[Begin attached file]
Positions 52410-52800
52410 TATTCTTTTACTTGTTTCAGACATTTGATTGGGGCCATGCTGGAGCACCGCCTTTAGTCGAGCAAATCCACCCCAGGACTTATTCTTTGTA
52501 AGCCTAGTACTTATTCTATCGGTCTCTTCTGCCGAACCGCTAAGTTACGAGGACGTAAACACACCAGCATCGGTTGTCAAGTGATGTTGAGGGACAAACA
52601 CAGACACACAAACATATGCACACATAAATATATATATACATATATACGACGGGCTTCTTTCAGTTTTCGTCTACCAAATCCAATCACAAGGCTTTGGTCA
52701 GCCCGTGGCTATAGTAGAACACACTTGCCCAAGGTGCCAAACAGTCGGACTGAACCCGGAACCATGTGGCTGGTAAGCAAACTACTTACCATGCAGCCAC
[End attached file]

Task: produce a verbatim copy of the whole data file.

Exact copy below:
Positions 52410-52800
52410 TATTCTTTTACTTGTTTCAGACATTTGATTGGGGCCATGCTGGAGCACCGCCTTTAGTCGAGCAAATCCACCCCAGGACTTATTCTTTGTA
52501 AGCCTAGTACTTATTCTATCGGTCTCTTCTGCCGAACCGCTAAGTTACGAGGACGTAAACACACCAGCATCGGTTGTCAAGTGATGTTGAGGGACAAACA
52601 CAGACACACAAACATATGCACACATAAATATATATATACATATATACGACGGGCTTCTTTCAGTTTTCGTCTACCAAATCCAATCACAAGGCTTTGGTCA
52701 GCCCGTGGCTATAGTAGAACACACTTGCCCAAGGTGCCAAACAGTCGGACTGAACCCGGAACCATGTGGCTGGTAAGCAAACTACTTACCATGCAGCCAC